Scientologists have tricked their way into primary schools posing as drugs campaigners, The Sun can reveal.
Thousands of pupils have sat through classes inspired by the cult - while parents were kept in the dark.
The Sun has discovered anti-drugs group Narconon has even claimed the backing of some of the UK's biggest High Street names and bagged cash from the Queen's bank Coutts.
Our probe found that Narconon - which is inspired by the work of Scientology founder L. Ron Hubbard - been visiting schools in Newham, East London, and Islington, North London, for four years.
Its own literature reveals more than 2,000 children a year have sat through its lectures. A newsletter said: "The result was thousands of children empowered with the Truth about Drugs."
The charity uses "technologies" taught by the Church of Scientology - whose followers include Hollywood star Tom Cruise - to help people overcome addiction.
Scientology and cult expert Steve Hassan [Warning: Steve Hassan is not recommended by this Web site. Read the detailed disclaimer to understand why.] warned schools to steer clear of Narconon. He said: "I would tell school officials that they need to do their due diligence and research Narconon. It is indeed a Scientology entity - to make money and new recruits. They are particularly interested in wealthy individuals and their families and while they might help stop the drug addiction, they then have a cult problem."
After Narconon visited St Jude and St Paul's Primary School in Islington, mum Amanda Steele, 30, said: "These aren't the sort of people I want to come in to teach my kids about drugs. In fact I don't want them to come anywhere near them."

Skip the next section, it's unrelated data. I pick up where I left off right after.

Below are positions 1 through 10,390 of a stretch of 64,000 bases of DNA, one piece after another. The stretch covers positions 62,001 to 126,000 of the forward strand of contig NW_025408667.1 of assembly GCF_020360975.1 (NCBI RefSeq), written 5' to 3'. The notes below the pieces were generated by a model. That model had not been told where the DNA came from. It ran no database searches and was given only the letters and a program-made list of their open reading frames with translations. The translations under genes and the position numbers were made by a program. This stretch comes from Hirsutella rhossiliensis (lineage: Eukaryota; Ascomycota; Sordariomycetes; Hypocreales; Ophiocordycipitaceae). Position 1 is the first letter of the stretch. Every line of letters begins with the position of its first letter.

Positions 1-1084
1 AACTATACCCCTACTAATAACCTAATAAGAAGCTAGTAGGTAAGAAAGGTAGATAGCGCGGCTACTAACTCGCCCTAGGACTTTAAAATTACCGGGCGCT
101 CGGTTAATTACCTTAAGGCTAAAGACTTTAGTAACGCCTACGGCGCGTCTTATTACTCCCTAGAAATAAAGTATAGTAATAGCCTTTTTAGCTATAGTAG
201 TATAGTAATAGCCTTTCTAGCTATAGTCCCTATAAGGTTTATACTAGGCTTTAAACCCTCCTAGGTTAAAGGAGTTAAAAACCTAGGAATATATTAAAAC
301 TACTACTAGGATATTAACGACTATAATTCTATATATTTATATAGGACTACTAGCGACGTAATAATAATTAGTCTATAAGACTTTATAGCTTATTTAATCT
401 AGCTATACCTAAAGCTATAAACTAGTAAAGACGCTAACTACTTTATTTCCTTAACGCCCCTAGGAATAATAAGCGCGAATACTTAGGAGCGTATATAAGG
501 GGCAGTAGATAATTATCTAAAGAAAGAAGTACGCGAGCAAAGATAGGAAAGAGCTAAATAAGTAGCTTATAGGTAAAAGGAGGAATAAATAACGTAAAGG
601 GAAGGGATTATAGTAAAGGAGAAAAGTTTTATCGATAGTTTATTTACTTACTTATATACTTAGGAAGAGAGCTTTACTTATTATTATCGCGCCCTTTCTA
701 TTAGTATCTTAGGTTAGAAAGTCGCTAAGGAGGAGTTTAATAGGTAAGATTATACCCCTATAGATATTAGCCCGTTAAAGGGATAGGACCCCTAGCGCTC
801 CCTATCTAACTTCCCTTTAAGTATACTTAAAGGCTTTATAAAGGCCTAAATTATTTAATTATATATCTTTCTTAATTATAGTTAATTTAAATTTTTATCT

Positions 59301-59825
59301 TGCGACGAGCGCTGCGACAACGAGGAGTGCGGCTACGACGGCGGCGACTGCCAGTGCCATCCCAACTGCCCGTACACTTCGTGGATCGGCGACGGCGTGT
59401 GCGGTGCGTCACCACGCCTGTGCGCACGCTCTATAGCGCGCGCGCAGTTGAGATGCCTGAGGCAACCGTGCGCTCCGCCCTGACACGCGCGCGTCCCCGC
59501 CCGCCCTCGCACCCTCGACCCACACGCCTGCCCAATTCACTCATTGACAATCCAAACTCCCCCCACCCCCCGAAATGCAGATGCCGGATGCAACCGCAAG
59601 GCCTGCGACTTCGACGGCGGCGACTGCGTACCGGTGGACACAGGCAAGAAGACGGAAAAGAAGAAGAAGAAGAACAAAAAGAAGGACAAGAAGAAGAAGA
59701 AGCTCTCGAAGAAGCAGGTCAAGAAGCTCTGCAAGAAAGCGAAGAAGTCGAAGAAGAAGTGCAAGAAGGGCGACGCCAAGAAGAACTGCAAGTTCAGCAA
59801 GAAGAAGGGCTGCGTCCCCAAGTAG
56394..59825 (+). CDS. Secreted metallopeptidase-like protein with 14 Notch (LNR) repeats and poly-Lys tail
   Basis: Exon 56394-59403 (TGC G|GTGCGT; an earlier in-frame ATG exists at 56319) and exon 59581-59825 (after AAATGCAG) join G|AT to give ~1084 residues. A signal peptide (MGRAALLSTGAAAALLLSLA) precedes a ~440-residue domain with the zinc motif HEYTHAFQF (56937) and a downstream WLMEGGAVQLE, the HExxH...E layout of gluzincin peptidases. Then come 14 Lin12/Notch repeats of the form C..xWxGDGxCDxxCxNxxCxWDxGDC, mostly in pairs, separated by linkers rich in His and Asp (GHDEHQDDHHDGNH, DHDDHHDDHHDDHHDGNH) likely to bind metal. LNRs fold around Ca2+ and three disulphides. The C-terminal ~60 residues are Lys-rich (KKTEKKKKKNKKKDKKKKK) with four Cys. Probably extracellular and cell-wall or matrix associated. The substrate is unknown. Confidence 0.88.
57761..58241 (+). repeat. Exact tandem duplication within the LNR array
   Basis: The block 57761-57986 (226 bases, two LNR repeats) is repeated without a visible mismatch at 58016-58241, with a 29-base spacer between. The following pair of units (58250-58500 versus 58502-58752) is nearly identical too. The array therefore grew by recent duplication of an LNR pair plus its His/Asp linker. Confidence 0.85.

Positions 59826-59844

Newham Council had no idea the Sussex-based group was linked to Scientology until The Sun got involved, and said it would warn all schools in the area.
Newham children's boss Linzi Roberts-Egan said: "The safety of children is important to us so we thank The Sun for bringing this to our attention."
Narconon was founded by the late William Benitez who became a devoted follower of Scientology while in prison on drugs offences. He has made no secret of Hubbard's influence on the group.
Narconon boasts of links to High Street names including Marks & Spencer and John Lewis - but both retailers denied any involvement.
Narconon has also persuaded prestigious bank Coutts and car maker Ford into donating towards its Truth About Drugs project. Both companies admitted handing over small sums but refused to say if they knew about the group's cult links.
Narconon's newsletter also implied it had backing from Chelsea through former player and anti-drugs and racism campaigner Paul Canoville, 50.
Paul said: "I'm angry. I would like to make it clear that I have no connections with this cult whatsoever."
Scientology believes humans are haunted by the spirits of aliens massacred with hydrogen bombs on Earth 75million years ago.
A spokesman for the Church of Scientology said: "Narconon is a network of charitable drug rehabilitation and drug education organisations that utilise the discoveries of L. Ron Hubbard to address the problem of drug abuse.
"Narconons are secular in nature and are not part of the Church of Scientology."